The Song of Achilles
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This issue’s cover illustration is from The Brides of Rollrock Island by Margo Lanagan. Thanks to David Fickling Books for their help with this January cover.
Madeline Miller trained in classical languages in her native America and her scholarship informs this fine first novel, which revisits the story of Achilles. Her choice of Patroclus as her narrator is daring, lending the old tale a moving intimacy. In life, Patroclus is Achilles’ friend and lover; his death draws the proud warrior from his tent, first to fire the Greeks, then to butcher Hector and finally, to meet his own fate. This Patroclus bears little kinship to the ‘effeminate man’ of Shakespeare’s Troilus and Cressida, ridiculed by Thersites as Achilles’ ‘male varlet’, his ‘masculine whore’. In his actions, Miller’s Patroclus is much closer to Homer’s steadfast friend, with little taste for battle until, wearing his comrade’s armour, he cuts swathes through the Trojan ranks, crazed by the shedding of blood, before meeting his own death at the hand of Hector. Miller is faithful to the events of The Iliad, but then she adds a 21st Century insight not available to the ancient poet.
Beginning with their shared boyhood, she delicately traces the growth of the love of two gay – or bisexual – men into a bond so powerful and enduring that Patroclus is willing to die for the love of his life. (How Ms Miller retains Patroclus as her narrator after his mortal death could not be more consistent with classical belief.) The modern perspective lends psychological complexity to the relationship between Patroclus and Achilles – and to the devious Greek generals as well as the gentle and constant slave Briseis, here more devoted to Patroclus than Achilles. For his part, Achilles’ concern for his own reputation leads to the sacrifice of his beloved; a concern very like a modern political leader’s obsession with ‘legacy’. Alongside her treatment of personality, Miller remarkably includes Achilles’ mother, the goddess Thetis, as a major player in the drama – and we are even aware of the rest of Them bickering away in the background. Thetis’ possessive jealousy dogs Patroclus to the day of his death.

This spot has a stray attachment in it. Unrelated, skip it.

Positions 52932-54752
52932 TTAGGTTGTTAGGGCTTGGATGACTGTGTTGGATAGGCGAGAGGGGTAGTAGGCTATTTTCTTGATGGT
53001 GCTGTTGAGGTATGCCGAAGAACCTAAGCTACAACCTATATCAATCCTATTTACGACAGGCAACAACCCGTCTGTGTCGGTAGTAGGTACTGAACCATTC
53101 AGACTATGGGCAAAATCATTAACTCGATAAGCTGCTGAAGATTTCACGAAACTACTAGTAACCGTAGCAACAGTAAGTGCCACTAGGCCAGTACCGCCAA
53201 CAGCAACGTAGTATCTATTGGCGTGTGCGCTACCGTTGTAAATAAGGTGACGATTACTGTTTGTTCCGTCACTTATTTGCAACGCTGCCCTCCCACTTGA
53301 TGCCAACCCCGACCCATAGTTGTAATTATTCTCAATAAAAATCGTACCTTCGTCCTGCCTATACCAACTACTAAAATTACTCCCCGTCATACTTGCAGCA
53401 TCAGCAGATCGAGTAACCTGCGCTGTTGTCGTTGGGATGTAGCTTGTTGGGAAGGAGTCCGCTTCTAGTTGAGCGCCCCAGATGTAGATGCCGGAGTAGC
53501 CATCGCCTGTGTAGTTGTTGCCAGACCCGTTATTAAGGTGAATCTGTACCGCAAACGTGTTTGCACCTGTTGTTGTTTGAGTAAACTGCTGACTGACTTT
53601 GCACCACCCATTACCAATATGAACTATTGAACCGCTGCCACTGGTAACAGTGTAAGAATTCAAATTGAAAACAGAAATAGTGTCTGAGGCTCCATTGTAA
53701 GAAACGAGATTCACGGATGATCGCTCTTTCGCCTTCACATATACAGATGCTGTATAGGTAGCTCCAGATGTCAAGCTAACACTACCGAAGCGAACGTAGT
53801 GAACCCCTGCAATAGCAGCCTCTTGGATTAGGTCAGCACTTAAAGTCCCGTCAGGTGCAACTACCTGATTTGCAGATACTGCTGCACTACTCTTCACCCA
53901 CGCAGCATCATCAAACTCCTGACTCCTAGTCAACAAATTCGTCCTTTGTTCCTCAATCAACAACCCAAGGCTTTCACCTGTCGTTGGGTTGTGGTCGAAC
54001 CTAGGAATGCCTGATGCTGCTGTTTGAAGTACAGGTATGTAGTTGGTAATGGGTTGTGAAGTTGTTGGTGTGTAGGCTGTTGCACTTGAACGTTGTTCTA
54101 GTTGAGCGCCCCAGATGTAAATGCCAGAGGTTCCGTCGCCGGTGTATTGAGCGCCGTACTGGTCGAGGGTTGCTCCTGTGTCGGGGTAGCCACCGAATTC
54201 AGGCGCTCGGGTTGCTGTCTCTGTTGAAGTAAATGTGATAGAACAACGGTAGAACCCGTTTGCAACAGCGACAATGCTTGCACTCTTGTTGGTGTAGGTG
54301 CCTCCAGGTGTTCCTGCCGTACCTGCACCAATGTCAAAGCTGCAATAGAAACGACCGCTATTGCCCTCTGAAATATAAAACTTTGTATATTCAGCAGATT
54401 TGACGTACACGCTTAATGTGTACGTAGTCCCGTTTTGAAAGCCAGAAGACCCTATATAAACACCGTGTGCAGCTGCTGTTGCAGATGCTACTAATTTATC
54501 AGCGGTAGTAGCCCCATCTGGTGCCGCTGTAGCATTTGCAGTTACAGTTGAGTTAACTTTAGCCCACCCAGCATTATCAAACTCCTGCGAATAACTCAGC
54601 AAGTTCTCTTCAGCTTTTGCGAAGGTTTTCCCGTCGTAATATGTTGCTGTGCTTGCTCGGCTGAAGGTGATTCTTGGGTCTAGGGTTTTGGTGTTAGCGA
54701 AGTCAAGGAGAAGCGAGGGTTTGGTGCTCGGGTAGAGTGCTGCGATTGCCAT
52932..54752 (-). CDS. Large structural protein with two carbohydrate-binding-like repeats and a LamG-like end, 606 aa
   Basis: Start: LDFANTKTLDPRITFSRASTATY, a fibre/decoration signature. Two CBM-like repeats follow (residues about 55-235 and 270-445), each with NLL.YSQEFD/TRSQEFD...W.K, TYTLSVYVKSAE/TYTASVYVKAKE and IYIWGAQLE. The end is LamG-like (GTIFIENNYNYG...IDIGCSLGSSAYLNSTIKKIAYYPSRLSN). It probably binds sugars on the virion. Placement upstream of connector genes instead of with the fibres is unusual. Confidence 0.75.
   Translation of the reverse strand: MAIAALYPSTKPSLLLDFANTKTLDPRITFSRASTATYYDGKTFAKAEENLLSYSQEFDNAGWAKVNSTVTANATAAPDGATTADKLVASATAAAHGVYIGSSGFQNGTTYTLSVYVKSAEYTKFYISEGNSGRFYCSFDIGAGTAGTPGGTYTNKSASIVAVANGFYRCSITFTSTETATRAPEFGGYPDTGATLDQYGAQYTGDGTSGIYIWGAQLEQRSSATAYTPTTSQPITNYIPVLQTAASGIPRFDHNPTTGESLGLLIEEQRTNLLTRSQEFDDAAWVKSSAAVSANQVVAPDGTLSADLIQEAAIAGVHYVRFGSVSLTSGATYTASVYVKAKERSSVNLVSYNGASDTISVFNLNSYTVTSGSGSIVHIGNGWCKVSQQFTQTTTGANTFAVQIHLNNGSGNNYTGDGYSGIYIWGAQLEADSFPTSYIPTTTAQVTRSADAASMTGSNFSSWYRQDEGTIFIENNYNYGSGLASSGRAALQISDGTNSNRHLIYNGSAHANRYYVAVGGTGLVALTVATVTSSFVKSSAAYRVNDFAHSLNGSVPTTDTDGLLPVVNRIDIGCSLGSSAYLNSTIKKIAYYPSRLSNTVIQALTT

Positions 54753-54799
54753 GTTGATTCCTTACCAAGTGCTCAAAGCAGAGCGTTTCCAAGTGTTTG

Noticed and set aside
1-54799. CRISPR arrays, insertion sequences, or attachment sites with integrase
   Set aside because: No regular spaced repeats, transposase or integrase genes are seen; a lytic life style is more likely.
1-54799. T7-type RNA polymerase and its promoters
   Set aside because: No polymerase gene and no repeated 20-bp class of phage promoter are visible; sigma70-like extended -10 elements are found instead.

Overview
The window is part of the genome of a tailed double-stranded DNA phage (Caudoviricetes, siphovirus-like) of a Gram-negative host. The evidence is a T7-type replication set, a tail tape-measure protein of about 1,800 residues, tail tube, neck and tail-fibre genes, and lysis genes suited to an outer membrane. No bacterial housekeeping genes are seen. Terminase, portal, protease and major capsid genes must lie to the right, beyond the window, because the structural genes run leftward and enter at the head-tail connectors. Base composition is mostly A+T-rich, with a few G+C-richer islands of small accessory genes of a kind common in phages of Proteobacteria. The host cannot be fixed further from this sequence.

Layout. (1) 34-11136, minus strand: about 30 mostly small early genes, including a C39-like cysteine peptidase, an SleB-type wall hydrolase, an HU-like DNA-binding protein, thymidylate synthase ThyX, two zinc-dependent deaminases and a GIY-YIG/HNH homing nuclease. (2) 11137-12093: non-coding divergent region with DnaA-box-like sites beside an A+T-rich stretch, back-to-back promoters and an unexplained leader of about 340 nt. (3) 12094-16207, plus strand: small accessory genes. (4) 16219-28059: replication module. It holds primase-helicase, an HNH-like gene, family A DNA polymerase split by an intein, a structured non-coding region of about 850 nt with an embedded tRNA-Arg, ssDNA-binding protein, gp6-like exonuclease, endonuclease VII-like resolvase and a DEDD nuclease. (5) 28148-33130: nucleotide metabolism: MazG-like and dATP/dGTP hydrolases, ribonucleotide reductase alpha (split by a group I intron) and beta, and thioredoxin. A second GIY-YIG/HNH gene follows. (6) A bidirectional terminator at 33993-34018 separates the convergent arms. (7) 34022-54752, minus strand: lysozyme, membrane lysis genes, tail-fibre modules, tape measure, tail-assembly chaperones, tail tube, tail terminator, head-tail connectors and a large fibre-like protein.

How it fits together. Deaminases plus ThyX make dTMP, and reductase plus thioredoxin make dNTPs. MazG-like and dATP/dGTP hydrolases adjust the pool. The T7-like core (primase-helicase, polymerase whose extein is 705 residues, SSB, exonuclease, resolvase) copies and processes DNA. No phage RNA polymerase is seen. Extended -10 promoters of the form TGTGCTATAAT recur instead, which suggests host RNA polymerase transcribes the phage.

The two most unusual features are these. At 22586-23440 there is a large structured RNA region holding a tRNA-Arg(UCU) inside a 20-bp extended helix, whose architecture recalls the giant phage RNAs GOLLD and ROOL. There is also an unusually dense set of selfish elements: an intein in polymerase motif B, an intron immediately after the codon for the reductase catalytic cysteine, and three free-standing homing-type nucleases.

Although published on a list for young readers, this book will be read with great pleasure by many adults. Bloomsbury have given the novel the kind of hardback packaging we expect from a high quality American production, though this volume is typeset and printed in the UK, with generous dimensions, margins and line spacing, a gold ribbon page-marker, black endpapers and a black and gold dustjacket. There is also an e-book version. If this is a young reader’s first step onto the plain before Troy, let it be by way of these ivory pages rather than on the cold screen of Kindle.